THE unsolved murder of a child whose torso was found floating in the Thames in 2001 is to be used as inspiration for a novel by a Scots crime writer.
Lin Anderson, the daughter of a Greenock detective, will draw on the horrifying case of "Adam", an unknown boy who police believed was the victim of child trafficking and ritual abuse. He was thought to be only five years old.
In her book - to be titled Dark Flight - Anderson will tell the story of Stephen, a six-year-old African boy who disappears in Scotland.
In a tale that promises to be as dark as any of the Rebus books penned by socalled Tartan Noir author Ian Rankin, it begins with the murder of the boy's mother and grandmother in Glasgow, with the child nowhere to be found. The mystery deepens when a child's mutilated torso is pulled out of the Clyde, drawing Strathclyde Police and forensic scientists at Glasgow University into the murky underworld of human trafficking and ritual killing.
Anderson only recently gave up her job as head of technology at George Watson's College in Edinburgh to turn to writing full time.
She has been tipped as a future literary star and has had three crime novels - Driftnet, Torch and Deadly Code - published by the small Edinburgh-based Luath Press. All have been critically acclaimed, though have not been marketed extensively in the UK.
Her book will be the first released under the Hodder & Stoughton brand after the author joined the publishing giant in November following a bidding war for her signature.
And in a departure from most of the best-known Scottish crime novels, Anderson's stories are told not through the eyes of a hard- bitten 50-something male detective, but instead her main character is a young forensic scientist called Rhona MacLeod who assists the police on crimes across Scotland.
Anderson said: "Dark Flight begins with the murder of a woman and her mother. Her son of six has run away or disappeared from the scene of the crime. It turns out that the little boy is the product of a Glasgow woman and a Nigerian man.
"They have come back from Kano in Nigeria and once you start to look at why the little boy and the woman are obviously hiding in her native city you start to piece together a puzzle that is just the tip of the iceberg." She added: "I really wanted to look at the issue of children who are being brought into the country; we don't know who they are or where they are."
Anderson herself lived in Nigeria for five years in the 1980s. She developed a fascination with the growing problem of child trafficking, and of the 2001 case of "Adam", an unknown African boy whose torso was found in the Thames.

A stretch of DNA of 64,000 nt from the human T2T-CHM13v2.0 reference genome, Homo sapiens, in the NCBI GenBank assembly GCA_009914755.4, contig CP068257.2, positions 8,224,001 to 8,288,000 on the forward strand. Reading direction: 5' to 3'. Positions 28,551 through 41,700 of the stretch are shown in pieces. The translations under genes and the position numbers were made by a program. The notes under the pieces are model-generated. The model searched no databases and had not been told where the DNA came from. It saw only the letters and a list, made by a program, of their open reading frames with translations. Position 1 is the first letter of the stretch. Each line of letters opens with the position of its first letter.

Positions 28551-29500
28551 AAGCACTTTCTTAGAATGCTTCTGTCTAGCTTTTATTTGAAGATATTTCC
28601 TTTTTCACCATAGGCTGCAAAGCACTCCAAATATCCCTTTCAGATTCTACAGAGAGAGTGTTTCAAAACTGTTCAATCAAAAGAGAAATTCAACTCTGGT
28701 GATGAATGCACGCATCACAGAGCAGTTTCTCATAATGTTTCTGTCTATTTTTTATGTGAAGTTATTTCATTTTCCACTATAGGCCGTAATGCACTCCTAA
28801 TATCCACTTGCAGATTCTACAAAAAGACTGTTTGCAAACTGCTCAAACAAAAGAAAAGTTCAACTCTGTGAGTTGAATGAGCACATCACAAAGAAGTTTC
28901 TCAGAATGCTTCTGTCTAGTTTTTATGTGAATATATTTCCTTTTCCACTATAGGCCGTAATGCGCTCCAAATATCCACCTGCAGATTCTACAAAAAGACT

The boy, who was between the ages of four and seven, is thought to have been the victim of a ritual killing after being brought to London from Nigeria.
After a post-mortem on the remains, a potion that contained ingredients used in African ritual magic was found. His identity has never been discovered.
Dark Flight comes against a backdrop of growing concern over human trafficking. This year, police launched Operation Pentameter across the UK to target traffickers smuggling females into Britain to work as domestic slaves or in the sex trade.
The number of trafficked children is also on the increase, with a growing number of cases in Scotland. Last month, the Sunday Herald revealed the scale of the problem had led Save the Children in Scotland to call for the creation of a national database to record suspected trafficking cases.
Anderson added: "Anything that you write is never as bizarre as real life."
Dark Flight is to be released next year.
Anderson will appear at the Edinburgh International Book Festival next month. A spokeswoman for Hodder & Stoughton said the firm was "completely delighted" to have Anderson join its list of writers.
NEED TO KNOW
THE FACTS Greenock-born writer Lin Anderson is to deal with the murky world of child trafficking in her latest crime novel, based in Glasgow.
BACKGROUND Anderson, a former schoolteacher, was signed to publishing giant Hodder last year in a six-book deal.
Her main series character is no worldweary detective, but a sexy young forensic scientist called Rhona MacLeod.
NEED TO KNOW MORE?
www.lin-anderson.com The writer's official website.
www. hodderheadline. co. uk Hodder & Stoughton publishers.
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